In my opinion, the most beautiful quality of art is how it often encourages compassion in other human beings. Music is a particularly power medium, often changing opinions and making others feel intense emotion. For this reason, it is an excellent tool for change. In celebration of the United States’ Independence Day today, I have decided to share my new playlist, “Music is a Form of Protest.”
“Music is a Form of Protest” features 34 tracks in all genres, including artists like Nina Simone, System of a Down, Jalopy Bungus, and Childish Gambino. With a playtime of over 2 hours, this is the perfect playlist for a family get together or kickback.
More than anything, this playlist is a reminder of the great power artists have creating their perspective for others to view. Art evokes questions, and questions are needed for progress. Americans, Happy Independence Day. I hope you all use your talent to help society walk closer to love and equality.
1. Back to Amerikkka by DZE like RZA
“Back to Amerikkka” is one of my favorite tracks on this playlist. Everything from the instrumental to the cover art of this song is absolutely beautiful and flows naturally. This track is a unique and friendly reminder that we are living in “Amerikkka".” DZE like RZA’s vocals complement every element, and at just 2:20, it is easy to keep clicking replay.
2. Revolution by the Beatles
“Revolution” by The Beatles is pretty much the definition of a protest song. The upbeat sound and convincing lyrics influenced politics in the late 1960s and 1970s from the U.K. to the U.SA.. As John Lennon and Paul McCartney wrote “we all want to change the world,” and maybe this is the reason why some artists write music.
3. Hypnotize by System of a Down
“Hypnotize” by System of a Down is one of the most dynamic sounding songs on this playlist, making it very strong. Some of the lyrics read “Propaganda leaves us blinded,” and propaganda is something we are all exposed to thousands of time a day The song discusses how our government controls and discourages its people from standing up for our rights.
4. Mississippi Goddam by Nina Simone
“Mississippi Goddam” by Nina Simone is perhaps one of the most popular political songs known to the United States, as it was written during an era more oppressed than today. Nina Simone wrote this song in 1964 in response to the murder of Medger Evers, a civil rights leader in Mississippi at the time. The lyrics are very direct included lines like “Picket lines/ School boy cots/They try to say it's a communist plot/All I want is equality” and most importantly “Mississippi goddam, that’s it.”
5. Not My President by CNG
By reading the title alone, it is easy to see that “Not My President” by CNG is a political statement toward the president. The artist CNG wrote this track in 2017, just after Donald Trump became president in the United States of America. He wrote it because he was distraught by the new president and his racism towards certain minority groups.
6. Sunday Bloody Sunday by U2
“Sunday Bloody Sunday” by U2 is a classic political song that has been heard by most of us at least a dozen times. Despite its strong message, the band used to introduce “Sunday Bloody Sunday” at concerts by saying “This is not a rebel song.” From what he has been asked about the song, Bono believes the song is about the people who felt pain during Sunday Blood Sunday, not the political cause.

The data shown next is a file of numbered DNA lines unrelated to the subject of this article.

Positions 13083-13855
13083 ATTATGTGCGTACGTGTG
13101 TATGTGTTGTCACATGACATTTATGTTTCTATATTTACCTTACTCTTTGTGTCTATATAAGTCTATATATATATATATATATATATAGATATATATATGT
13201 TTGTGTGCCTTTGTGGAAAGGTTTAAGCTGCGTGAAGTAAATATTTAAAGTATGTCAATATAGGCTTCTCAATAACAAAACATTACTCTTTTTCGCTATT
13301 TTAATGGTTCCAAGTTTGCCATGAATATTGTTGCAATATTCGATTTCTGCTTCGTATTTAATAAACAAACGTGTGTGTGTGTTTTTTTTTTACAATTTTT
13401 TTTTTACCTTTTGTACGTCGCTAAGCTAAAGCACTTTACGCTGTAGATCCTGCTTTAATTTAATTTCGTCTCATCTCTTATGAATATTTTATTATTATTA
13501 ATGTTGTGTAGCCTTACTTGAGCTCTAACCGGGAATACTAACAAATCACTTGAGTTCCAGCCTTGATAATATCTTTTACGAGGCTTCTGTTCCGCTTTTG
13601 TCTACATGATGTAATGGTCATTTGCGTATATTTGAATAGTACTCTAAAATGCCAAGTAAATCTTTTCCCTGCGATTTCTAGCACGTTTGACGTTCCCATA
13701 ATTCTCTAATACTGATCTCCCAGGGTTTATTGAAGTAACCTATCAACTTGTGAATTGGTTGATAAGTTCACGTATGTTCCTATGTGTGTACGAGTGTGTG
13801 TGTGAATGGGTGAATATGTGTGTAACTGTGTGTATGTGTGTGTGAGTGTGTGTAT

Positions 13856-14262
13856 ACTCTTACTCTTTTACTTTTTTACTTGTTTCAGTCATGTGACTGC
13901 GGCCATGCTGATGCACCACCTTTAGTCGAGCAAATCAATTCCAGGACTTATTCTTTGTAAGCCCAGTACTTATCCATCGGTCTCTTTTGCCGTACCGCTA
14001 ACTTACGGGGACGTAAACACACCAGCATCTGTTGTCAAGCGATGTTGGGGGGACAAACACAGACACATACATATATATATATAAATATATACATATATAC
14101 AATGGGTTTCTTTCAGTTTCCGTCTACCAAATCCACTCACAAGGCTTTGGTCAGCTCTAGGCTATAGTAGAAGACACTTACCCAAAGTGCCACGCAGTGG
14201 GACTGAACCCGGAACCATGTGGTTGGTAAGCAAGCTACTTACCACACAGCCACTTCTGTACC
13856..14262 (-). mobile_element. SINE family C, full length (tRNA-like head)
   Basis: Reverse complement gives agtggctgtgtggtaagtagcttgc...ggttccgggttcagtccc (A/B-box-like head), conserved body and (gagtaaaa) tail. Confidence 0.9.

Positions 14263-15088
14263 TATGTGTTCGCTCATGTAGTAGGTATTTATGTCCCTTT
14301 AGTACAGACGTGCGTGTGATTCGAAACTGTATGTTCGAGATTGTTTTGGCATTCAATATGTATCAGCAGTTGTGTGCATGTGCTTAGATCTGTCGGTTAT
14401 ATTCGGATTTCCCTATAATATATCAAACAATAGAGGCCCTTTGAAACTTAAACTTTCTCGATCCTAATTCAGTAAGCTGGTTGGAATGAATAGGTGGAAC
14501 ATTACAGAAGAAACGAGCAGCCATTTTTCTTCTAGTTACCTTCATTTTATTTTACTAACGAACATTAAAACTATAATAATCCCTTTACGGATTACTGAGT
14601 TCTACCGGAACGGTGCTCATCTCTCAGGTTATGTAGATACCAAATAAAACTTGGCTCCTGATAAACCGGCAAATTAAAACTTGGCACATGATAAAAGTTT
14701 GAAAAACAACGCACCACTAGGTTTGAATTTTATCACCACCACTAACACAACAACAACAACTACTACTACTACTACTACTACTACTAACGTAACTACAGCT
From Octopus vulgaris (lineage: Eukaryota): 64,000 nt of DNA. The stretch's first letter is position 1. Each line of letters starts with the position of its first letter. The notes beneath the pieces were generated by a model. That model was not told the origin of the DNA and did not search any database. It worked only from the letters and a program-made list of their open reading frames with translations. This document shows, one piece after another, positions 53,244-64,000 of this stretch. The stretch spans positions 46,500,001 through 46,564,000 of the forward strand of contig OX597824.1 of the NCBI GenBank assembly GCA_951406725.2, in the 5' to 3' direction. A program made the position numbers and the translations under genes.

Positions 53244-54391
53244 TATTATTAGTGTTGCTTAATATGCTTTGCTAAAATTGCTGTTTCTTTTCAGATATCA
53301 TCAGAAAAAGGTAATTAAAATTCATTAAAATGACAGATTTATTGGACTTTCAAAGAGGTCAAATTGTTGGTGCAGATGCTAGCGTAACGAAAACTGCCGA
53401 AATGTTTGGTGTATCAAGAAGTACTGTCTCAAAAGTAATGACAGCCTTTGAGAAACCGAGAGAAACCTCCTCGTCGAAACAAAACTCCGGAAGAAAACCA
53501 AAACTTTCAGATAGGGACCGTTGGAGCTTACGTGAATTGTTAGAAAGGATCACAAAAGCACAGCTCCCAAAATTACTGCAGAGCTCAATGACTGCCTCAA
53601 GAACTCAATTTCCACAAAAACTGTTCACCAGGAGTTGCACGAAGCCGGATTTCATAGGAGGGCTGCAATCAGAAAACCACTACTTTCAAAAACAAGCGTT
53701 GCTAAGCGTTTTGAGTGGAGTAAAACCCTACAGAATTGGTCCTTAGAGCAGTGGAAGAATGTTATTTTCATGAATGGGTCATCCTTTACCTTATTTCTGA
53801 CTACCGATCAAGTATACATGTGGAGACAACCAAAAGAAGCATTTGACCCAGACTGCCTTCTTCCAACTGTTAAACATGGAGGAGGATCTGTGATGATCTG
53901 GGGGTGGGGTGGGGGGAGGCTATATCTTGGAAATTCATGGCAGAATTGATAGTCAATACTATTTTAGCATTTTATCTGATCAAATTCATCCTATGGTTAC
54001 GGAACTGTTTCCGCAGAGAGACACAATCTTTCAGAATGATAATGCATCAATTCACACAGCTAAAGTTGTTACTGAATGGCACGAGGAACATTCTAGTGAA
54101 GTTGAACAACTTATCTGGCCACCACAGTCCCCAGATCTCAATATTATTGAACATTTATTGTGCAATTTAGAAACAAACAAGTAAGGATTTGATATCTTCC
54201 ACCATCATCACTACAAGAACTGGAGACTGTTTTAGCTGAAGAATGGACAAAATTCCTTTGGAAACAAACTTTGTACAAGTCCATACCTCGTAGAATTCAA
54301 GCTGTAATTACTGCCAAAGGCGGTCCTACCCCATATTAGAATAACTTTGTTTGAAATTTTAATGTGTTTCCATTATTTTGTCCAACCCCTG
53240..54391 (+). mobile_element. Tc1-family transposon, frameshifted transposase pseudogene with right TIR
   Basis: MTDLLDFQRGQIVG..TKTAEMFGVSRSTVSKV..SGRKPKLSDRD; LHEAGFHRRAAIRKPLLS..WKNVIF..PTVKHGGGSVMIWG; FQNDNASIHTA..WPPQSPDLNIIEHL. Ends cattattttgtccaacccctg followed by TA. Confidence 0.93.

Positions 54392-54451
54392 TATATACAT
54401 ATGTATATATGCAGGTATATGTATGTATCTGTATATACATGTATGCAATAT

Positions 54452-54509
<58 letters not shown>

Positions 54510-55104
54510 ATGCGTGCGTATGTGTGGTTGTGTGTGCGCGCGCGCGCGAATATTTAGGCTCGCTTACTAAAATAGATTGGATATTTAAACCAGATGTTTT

7. Ballad of a Politician by Regina Spektor
“Ballad of a Politician” by Regina Spektor is very distinct compared to any other political song. Regina Spektor’s voice is silky smooth, making it much easier to swallow the pill she is giving us in this track. “A man inside a room is shaking hands with other men/This is how it happens/Our world under command” reminds us simply of how our world goes round. The majority of leaders in the world are men, yet women make up about half of the world population.
8. Crawl by Kings of Leon
Because of lead singer Caleb Followill’s edgy and impressive voice, it is very difficult not to love “Crawl” by Kings of Leon. This track tells America we are in a state of digression and we need to crawl before we can walk again. Hopefully this is true and our country will face peace soon.
9. Words I Never Said by Lupe Fiasco ft. Skylar Grey
“Words I Never Said” by Lupe Fiasco covers a few controversial questions being discussed in the United States. The track questions the cause of 9/11 as well as major budget cuts in education in America. With a strong and direct message, Lupe Fiasco’s collaboration with talented vocalist Skylar Grey was really the icing on the cake for this song.
10. Formation by Beyoncé
After listening to this track and watching the video it is easy to see why “Formation” has 176 million views on Youtube. In this track, Beyoncé embraces her African American heritage and flexes on all the money she has made in America despite our country’s racist past. As soon as I heard this song and watched this video, I applauded Beyoncé for her statement. There is nothing more beautiful than a powerful black woman in America.
Although discussion of political beliefs often cause commotion between us all, it is important to look at our country as something more than just the “U.S.A.” We are millions of living people. Luckily, we have music to connect us all and songs like these show us we all care. I hope you all enjoyed this playlist. Happy Fourth of July!